Some Guy likes this.
  6. matwoolf

    matwoolf Contributor Contributor

    Joined:
    Mar 21, 2012
    Messages:
    6,117
    Likes Received:
    8,399
    Location:
    Yorkshire
    Use your narrator to frame your dialogue, and your agenda.

    'But this time she was outspoken. She berated the community. Such a contradictory personality they said with their eyes upon her, and the teacup rattled in her hand until she settled in a corner chair.'
     
    Baeraad and Some Guy like this.
  7. Some Guy

    Some Guy Manguage Langler Supporter Contributor

    Joined:
    May 2, 2018
    Messages:
    4,462
    Likes Received:
    6,619
    Location:
    Procrasturbation Nation
    Only aware in that she's being called out justly, which would make her obfuscating, defensive/agressive, and deflecting. Possibly talking someone down behind their back after capitulating? "Oh, I just felt sorry for them with their genetic disorder... and that makeup!"
     
    Aled James Taylor likes this.
  8. Simpson17866

    Simpson17866 Contributor Contributor

    Joined:
    Aug 23, 2013
    Messages:
    3,393
    Likes Received:
    2,871
    I think if you just write something – however brief – in each scene in question to emphasize the power dynamics, then that should be enough to clue the reader in to the fact that there's a pattern.
     
    Aled James Taylor likes this.
  9. Matt E

    Matt E Ruler of the planet Omicron Persei 8 Supporter Contributor

    Joined:
    Sep 7, 2014
    Messages:
    583
    Likes Received:
    601
    Location:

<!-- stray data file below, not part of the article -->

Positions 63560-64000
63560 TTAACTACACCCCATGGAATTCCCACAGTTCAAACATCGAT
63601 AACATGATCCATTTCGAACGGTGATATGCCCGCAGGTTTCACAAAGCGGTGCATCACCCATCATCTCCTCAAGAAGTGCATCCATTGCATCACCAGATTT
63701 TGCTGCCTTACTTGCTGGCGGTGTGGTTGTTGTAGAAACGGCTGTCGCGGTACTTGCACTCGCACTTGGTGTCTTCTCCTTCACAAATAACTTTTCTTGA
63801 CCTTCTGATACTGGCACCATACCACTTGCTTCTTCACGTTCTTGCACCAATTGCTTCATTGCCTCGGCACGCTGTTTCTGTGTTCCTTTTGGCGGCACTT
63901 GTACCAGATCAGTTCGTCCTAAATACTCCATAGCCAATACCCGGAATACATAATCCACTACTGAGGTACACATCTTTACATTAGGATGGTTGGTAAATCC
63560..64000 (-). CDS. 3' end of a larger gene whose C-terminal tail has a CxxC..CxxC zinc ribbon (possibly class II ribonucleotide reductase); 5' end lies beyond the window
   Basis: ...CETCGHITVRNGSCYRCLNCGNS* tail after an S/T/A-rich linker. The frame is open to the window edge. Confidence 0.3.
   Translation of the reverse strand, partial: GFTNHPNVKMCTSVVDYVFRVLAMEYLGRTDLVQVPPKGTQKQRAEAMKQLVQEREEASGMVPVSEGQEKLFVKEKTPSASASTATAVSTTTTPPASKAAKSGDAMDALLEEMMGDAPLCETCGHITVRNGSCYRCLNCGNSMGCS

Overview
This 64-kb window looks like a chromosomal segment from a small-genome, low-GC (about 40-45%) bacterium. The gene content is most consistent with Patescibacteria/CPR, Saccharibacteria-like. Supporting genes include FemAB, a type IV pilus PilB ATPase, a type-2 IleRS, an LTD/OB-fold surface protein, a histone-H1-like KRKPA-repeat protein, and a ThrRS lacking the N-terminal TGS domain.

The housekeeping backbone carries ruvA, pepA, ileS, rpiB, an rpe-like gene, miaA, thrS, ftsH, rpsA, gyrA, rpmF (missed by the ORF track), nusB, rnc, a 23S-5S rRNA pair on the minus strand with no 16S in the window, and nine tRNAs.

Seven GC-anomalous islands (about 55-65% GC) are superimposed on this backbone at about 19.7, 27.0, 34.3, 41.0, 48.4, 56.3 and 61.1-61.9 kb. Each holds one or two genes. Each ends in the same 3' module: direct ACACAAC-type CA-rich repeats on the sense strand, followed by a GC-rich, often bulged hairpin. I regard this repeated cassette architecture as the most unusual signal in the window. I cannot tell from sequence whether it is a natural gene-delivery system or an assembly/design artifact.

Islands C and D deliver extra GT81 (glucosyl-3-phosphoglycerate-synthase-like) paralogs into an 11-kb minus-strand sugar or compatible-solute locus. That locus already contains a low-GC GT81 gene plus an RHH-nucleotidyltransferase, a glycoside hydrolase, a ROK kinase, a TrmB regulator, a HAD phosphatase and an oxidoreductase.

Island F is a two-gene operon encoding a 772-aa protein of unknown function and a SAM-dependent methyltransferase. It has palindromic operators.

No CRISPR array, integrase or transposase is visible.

Seattle
    That sounds entirely plausible, and in fact, someone having this type of nuance makes them seem a lot more like a real human being.

    There are a bunch of ways to communicate this. You'd need to have scenes in both situations so that we can see the contrast. If she is a POV character, then you could show her being afraid of authority figures or being disappointed after being put down by one (if she thinks those thoughts explicitly). Otherwise, other POV characters could take notice of some pieces of the puzzle. It could be left to the reader to assemble themselves, or would just be more obvious, depending on whether this is obvious to the POV characters.
     
  10. Lifeline

    Lifeline Going South. Supporter Contributor

    Joined:
    Oct 12, 2015
    Messages:
    2,720
    Likes Received:
    3,475
    Location:
    Antarctica.
    That depends on her character. Some people are introspective, some extroverted. I'd expect introspective types to reflect on their behaviour, but not extroverted ones. Introverted characters are reflecting situations, analysing how they acted and how their environment reacted. They'd be far likelier to pick up on their own contradictory behaviour.
     
  11. Cirno

    Cirno New Member

    Joined:
    Mar 26, 2019
    Messages:
    14
    Likes Received:
    25
    Here's my rule with trying to juggle contradictory character traits: everyone is a hypocrite, even if in a tiny, subtle, mostly restrained way. Someone whose generally a health nut is going to occasionally contradict themselves over the treat they really like; someone whose overzealously nice and friendly (and expects the same out of others) is going to be the nastiest one in the room when something gets under their skin; someone whose normally serious and coordinated is going to start doing as much goofy shit as the local trouble maker if you get them in just the right mood.

    The point is, I think this sort of thing isn't only good writing, it's sort of critical to writing good characters at all. Absolutely everyone is going to react differently to any situations, and in the case of the character you mentioned...I think it's only natural for a controlling person to become confused and afraid when their authority is challenged. Most people who put themselves up as high and mighty rely specifically on their domination of others, and anyone who challenges that is naturally going to remove that sort of security from them.

    Generally speaking, a character who portrays their bullepoint list of personality traits accurately 100% of the time...is going to be a really boring character! The last thing you want is to be predictable!
     
  12. animagus_kitty

    animagus_kitty Active Member

    Joined:
    Apr 2, 2017
    Messages:
    232
    Likes Received:
    225
    Location: